Monday, March 1, 2010

Khartoum Low GI Bread

Last year I posted about a Low GI whole wheat bread I baked for the Bible Study held weekly at my home. You can read about this here.

Why low GI? What is Low GI? According to a Diet and Nutrition Health website, eating low-GI is a key nutrition message that goes hand-in-hand with other healthy eating guidelines such as eat less saturated fats and eat more fruit and vegetables.

The Glycemic Index (GI) was devised about 20 years ago when researchers looked closer at the dietary recommendations for diabetics; which was to eat more complex carbohydrates (starch) because they took longer to process and digest than simple carbohydrates (sugar).

How does low-GI promote better health? Research has shown that very high glucose levels after meals, called glucose spikes, are damaging to our arteries and various blood vessels, and they promote far too much insulin to be around.

Eating low-GI foods means you avoid those spikes and dramatic falls in blood-glucose so you get a much steadier stream of energy. You, therefore, reduce your risk of heart disease and other chronic diseases that are implicated by those blood-glucose fluctuations.

Last week we found wheat flour in the supermarket. This is similar to the whole wheat we get in South Africa except not so "whole" ! I decided to bake my Low GI bread here.

When I removed the sunflower seeds from the packet, I realized they'd not been shelled. It took me forty five minutes to shell them (ewgh!). Finally I could get on with the preparationsFrying the sunflower seeds filled the kitchen with a delicious aromaThe bread turned out well and was delicious

I've posted the recipe again.
Low Whole wheat bread (Fresh Living Magazine July 2009
¾ cup (187ml) sunflower seeds
1 cup (200g) crushed wheat (couldn't find in Khartoum, omitted)
3 cups (420g) whole-wheat flour
1 cup (120g) white bread flour
1 ½ tsp (7g) salt
1 x 10g packet instant yeast
1 cup (42g) All-bran flakes (e.g. Kellogg’s)
2 tbs (30ml) milk
3 tbs (45ml) molasses or honey
1 tbs (15ml) olive oil
1 tbs (15ml) lemon juice
2 ¼ - 2 ½ cups (560ml – 625ml) lukewarm water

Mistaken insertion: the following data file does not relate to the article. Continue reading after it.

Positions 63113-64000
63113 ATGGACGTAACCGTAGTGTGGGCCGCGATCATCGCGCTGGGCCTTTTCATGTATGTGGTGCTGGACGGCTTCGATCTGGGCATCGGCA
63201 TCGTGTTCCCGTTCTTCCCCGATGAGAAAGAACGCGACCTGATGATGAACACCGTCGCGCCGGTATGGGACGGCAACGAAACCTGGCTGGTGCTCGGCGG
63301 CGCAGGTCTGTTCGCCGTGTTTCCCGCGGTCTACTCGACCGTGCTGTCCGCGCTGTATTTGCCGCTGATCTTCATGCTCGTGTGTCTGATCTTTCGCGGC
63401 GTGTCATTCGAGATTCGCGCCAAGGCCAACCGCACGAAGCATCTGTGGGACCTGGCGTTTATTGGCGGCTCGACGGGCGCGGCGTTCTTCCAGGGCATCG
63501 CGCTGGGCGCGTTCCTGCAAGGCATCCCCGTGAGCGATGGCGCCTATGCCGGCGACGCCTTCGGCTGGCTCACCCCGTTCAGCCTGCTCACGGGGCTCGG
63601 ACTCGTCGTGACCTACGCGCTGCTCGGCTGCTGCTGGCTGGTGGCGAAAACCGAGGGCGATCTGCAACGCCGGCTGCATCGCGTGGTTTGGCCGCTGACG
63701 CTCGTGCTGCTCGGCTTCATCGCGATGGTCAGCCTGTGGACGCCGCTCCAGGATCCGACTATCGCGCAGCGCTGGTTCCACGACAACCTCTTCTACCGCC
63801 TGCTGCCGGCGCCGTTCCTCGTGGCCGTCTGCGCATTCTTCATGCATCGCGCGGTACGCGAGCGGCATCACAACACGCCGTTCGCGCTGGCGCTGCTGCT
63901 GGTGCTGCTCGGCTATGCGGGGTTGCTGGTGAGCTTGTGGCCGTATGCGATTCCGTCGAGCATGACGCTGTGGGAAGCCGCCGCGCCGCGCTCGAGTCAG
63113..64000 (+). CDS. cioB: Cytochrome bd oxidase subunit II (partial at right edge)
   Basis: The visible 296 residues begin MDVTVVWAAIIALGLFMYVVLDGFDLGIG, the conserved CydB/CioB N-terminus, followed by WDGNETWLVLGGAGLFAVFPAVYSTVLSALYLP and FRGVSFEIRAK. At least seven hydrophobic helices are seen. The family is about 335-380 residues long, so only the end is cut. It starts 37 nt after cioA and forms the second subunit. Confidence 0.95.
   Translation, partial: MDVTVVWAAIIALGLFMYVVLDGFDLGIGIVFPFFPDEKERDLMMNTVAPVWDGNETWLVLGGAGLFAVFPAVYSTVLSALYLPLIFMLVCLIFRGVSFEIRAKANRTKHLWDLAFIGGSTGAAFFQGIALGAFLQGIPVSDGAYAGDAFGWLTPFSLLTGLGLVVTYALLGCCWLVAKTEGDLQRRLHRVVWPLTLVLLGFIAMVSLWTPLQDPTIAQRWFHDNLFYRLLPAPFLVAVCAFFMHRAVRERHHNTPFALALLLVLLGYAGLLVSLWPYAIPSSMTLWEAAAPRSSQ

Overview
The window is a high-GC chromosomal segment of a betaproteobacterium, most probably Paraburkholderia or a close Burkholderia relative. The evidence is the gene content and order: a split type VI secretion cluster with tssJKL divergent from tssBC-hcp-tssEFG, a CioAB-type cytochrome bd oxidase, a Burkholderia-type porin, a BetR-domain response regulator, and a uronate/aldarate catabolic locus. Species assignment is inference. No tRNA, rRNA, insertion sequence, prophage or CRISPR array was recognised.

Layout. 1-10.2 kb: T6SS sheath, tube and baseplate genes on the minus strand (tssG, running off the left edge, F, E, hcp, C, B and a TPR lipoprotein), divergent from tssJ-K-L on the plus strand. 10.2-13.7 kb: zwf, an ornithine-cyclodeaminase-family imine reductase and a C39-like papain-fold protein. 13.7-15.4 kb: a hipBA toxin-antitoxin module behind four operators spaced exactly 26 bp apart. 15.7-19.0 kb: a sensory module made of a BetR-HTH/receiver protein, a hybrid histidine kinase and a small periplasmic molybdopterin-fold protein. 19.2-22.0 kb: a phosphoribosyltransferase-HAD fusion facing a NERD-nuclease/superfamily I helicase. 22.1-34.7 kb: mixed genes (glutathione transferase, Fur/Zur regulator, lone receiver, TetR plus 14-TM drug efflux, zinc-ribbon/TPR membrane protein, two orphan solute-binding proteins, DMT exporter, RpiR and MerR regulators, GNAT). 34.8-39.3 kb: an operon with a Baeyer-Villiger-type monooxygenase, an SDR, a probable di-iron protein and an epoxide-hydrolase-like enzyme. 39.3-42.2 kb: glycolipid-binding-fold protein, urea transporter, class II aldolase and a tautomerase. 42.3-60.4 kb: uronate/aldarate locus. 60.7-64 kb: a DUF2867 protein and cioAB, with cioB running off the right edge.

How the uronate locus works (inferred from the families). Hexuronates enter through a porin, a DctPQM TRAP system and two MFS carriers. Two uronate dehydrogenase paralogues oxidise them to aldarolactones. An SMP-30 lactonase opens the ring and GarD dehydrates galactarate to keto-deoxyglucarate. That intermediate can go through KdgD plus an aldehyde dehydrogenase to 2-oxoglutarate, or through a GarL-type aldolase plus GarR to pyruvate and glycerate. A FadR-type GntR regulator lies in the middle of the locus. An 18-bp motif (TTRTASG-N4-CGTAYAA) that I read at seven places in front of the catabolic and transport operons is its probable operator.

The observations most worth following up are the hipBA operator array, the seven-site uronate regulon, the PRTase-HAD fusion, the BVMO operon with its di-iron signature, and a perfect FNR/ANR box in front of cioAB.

Toast sunflower seeds in dry, hot, non-stick pan until golden
(Set aside ¼ cup (60ml) for garnishing)
Mix seeds with molasses/honey, oil and lemon juice
Add water and stir well

Sift together flours, yeast, salt, crushed wheat and All Bran flakes
Add to liquids and seeds and mix well
Pour dough into loaf pan of your choice; (I used 28 x 10 ½ x 9 ½)
Sprinkle top with reserved seeds and crushed wheat
Leave to rise in a warm place for 30 minutes
Preheat oven to 200°C and bake for 45 minutes
Remove loaf from tin and bake on rack for 19 minutes. (For a crisp bottom crust)

Makes 7 mini loaves, 3 rounds, or 1 large loaf

Dimensions of alternative tins:
Round tin: 12 ½ x 4 ½
Mini loaf tins: 11 x 6 ½ cm


  1. That looks so tasty, Jo! What a pain to have to spend 45 minutes shelling sunflower seeds.

    I love seeing your encouraging comments on Esther's blog. What a nightmare for her, Josef and Miriam. I keep praying for Arne's release and I know you are, too.

  2. That looks absolutely marvelous, Jo. I love home-made bread--especially ones with the whole-grains which are so good for us... Thanks for the recipe.

  3. I'm learning here..
    When I'm ready to bake. I will use your recipe.
    Great post. Thank you Jo.

  4. Pat, I almost used them shells and all, then I realized they didn't "look" like the ones I buy in South Africa. Yes, I pray with you for that family to be released from the bondage which is influencing them all. Thanks for your encouring comment on her blog too. Bless you.

    Hi Betsy;) this bread is DE-LICIOUS. And you only need one slice with a cottage cheese and salad topping to satisfy you. Quite rich. I'm off to see your blog! (((Hug))) Jo

    Thanks Regina; you won't be sorry - it's very easy and very very tasty!

  5. looks yummy, I will have to make it sometime.

  6. It is yummy, Grant and very easy to make.

  7. Jo: That looks simply wonderful, I'm sure it was quite tasty.

  8. I am far to lazy to bake bread or other stuff, lol ! I like to cook but not to bake, I never even baked a cake in my whole life ! It looks very yummy though.

  9. That is the kind of bread we love to eat! Too bad I never learned how to make it. Cooking, yes! Baking, no.
    I've never gotten into it and I should. Your breads are always spectacular.

  10. Too bad you had to shell the sunflowers by hand, but I'm sure it was worth the effort. That loaf looks delicious!

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Thank you for visiting my blog and taking the time to leave a comment. I appreciate your feedback. Jo